Not invented here syndrome (NIHS) is a slightly tongue-in-cheek name for the tendency of both individual developers and entire organizations to reject suitable external solutions to software development problems in favor of internally developed solutions.
This phrase came up in a discussion I was a part of recently, and I wanted to speak to it. Whether to build something yourself or choose an already-built solution is one of the most vital discussions we can have, so more perspective is always useful. This phrase is a great shorthand for the kind of bias we might have in software development, where we arbitrarily trust our own solution without taking into account the cost and pain of development, and more importantly, maintenance.
Even thought this is a valid concept, it's also important to not give this idea too much extra weight. A similar concept is "don't reinvent the wheel". These might be somewhat interchangeable. I want to examine where these ideas should and should not be applied. Your mileage may vary on all of these ideas.
Fundamental low-level software, like databases and frameworks should generally not be re-invented without a painful need and a lot of thoughtful consideration. At DEV some examples are PostgreSQL, Ruby on Rails, Preact, Redis, etc. Other utility libraries probably are safe to not be re-invented, like HTTParty which provides a clean interface over the core HTTP functionality provided by Ruby. Sometimes new things need to be invented along these lines, but it's not always a good idea.
Many of our core external services, such as logging, payments, monitoring, should probably also not be reinvented. There is so much complexity, infrastructure, and perhaps regulation, that reinvention seems incredibly unwise.
This is a fabulous quote and blog post which applies really well here. This debate is always about whether the topic at hand is the right abstraction.
The aforementioned PostgreSQL is simultaneously robust and incredible software, while also being the wrong abstraction for a lot of types of data. That is why other databases get invented. They, too, are leaky abstractions, as is all software. We accept this abstraction because the pain of building a concrete solution is obviously a bad idea. Natural selection among those who do and do not attempt this is probably enough to weed out this notion from our debates.
When the topic at hand is "business logic", e.g. the type of code we write to solve user problems, and deliver on the ultimate purpose of the project, "inventing here" is a really good idea a lot of the time. And when going for an external solution, having the idea in mind that you may need to migrate off of it is always worth keeping in mind. The right abstractions are incredibly hard to come by. At DEV we use plenty of libraries "not invented here", and there are always limitations that beg the question of whether we should have written the logic ourselves.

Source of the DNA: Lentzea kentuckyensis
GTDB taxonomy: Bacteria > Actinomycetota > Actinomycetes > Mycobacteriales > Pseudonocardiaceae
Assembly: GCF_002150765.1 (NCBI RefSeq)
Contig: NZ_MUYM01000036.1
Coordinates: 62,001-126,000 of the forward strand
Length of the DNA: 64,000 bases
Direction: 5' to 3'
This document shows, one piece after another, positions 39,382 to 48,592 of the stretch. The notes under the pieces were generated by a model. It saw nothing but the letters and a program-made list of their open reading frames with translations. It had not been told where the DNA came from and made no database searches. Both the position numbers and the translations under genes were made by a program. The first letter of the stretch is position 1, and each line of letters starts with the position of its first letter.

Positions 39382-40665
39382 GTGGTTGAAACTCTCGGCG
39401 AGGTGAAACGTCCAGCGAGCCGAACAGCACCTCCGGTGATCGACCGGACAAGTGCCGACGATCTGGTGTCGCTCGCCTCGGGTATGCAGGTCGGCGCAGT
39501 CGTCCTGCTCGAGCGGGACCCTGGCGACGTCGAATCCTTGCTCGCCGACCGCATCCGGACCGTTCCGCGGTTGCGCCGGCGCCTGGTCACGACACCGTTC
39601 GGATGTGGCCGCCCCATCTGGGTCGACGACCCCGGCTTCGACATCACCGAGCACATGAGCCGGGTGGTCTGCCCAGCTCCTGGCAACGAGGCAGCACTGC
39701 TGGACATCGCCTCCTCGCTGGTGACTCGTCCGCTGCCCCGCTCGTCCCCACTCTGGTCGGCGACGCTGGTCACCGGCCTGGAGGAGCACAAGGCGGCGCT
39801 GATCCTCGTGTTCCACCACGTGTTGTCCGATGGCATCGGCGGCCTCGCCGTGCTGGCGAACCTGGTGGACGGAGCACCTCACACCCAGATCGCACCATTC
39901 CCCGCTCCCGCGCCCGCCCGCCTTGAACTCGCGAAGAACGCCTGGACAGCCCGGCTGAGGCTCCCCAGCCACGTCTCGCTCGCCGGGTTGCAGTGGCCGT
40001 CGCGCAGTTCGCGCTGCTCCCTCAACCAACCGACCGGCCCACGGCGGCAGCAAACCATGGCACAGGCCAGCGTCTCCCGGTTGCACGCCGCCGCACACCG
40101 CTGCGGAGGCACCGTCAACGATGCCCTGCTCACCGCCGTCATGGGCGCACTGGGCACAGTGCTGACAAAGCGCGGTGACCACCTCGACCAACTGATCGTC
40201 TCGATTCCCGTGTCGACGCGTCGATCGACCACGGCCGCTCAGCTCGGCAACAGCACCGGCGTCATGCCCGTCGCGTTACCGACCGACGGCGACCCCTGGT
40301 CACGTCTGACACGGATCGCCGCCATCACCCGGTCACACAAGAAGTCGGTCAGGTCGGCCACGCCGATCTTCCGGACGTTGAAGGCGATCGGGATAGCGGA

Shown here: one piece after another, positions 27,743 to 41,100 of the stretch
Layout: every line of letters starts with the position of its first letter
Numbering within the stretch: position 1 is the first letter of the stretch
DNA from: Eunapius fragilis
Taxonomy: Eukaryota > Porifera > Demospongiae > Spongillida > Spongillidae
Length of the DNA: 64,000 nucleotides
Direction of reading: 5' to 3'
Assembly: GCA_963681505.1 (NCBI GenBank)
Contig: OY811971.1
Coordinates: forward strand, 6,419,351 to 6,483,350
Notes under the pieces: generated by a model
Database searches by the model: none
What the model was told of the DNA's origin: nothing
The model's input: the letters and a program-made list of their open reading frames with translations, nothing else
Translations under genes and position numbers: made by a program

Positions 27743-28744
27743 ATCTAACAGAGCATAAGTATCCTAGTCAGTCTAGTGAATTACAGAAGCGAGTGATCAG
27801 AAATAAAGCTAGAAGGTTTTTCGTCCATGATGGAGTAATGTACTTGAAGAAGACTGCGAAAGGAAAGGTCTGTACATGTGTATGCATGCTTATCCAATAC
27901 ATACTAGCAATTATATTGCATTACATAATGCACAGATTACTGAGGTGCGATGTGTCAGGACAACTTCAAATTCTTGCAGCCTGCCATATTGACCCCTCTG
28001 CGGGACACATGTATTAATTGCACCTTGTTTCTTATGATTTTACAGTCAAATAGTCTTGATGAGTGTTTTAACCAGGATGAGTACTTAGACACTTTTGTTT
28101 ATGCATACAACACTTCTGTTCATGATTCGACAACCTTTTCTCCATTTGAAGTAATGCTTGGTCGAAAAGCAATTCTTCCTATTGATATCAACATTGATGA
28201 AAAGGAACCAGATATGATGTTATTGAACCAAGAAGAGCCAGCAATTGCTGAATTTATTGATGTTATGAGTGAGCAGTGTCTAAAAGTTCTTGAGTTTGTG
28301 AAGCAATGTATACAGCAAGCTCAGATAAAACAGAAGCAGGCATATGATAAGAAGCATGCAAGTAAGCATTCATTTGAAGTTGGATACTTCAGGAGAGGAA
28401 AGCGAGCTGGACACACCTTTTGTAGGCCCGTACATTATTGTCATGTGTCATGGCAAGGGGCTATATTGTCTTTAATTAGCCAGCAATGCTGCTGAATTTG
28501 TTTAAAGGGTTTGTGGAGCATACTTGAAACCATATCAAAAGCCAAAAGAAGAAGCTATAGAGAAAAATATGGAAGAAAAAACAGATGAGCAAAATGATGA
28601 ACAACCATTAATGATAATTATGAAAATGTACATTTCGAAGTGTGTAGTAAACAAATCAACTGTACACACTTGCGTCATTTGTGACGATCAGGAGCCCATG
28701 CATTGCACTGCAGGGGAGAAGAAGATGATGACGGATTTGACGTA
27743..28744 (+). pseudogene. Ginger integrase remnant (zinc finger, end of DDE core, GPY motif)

A couple of libraries,
Anything related to our own team's effective workflow, especially in terms of moderation and administration, typically deserves to be written by our team and community. The way we interact with the software, especially anything with possibly destructive consequences, is begging to be written in-house in our world. It helps that we are a technology-driven organization with solid funding and an open source community to boot.
In a few cases I've copied and pasted library code into a project instead of including a package in order to adopt some of the functionality now, but also allow for clean internal hackability when it inevitably becomes needed. This is not "clean" if done for the wrong reasons, but it's not inherently dirty either.
The article takes on a lot of the same ideas I've outlined here, more specifically in reference to "npm culture" which is known for taking this idea to extremes.
Take on a dependency for any complex functionality that would take a lot of time, money, and/or debugging to write yourself. Things like a database access layer (ORM) or caching client should be dependencies because they’re complicated and the risk of the dependency is well worth the savings and efficiency.
But, for the love of all that is programming, write your own bloody basic programming functions.
"Not invented here syndrome" is real, but it's easy to swing the pendulum too far. Technology-driven companies should do a lot of invention, even when it feels like reinvention. It's what we do. These named patterns we identify with should always be the start of a conversation or debate, not the thing that ends the debate.
A lot of the specifics of my argument relate to our own organizational circumstance, but just like the phrase itself, there are broad lessons that can be applied. Individual decisions are always about resource constraints and culture, and your organization may have different ones. Google, famously, invents a lot of stuff in house, and always has. Their decision-making process is unfathomably different than ours, but the in-house invention is as much a cultural thing as it is a resource issue for them as far as I can tell.
Please let me know what you think in the comments!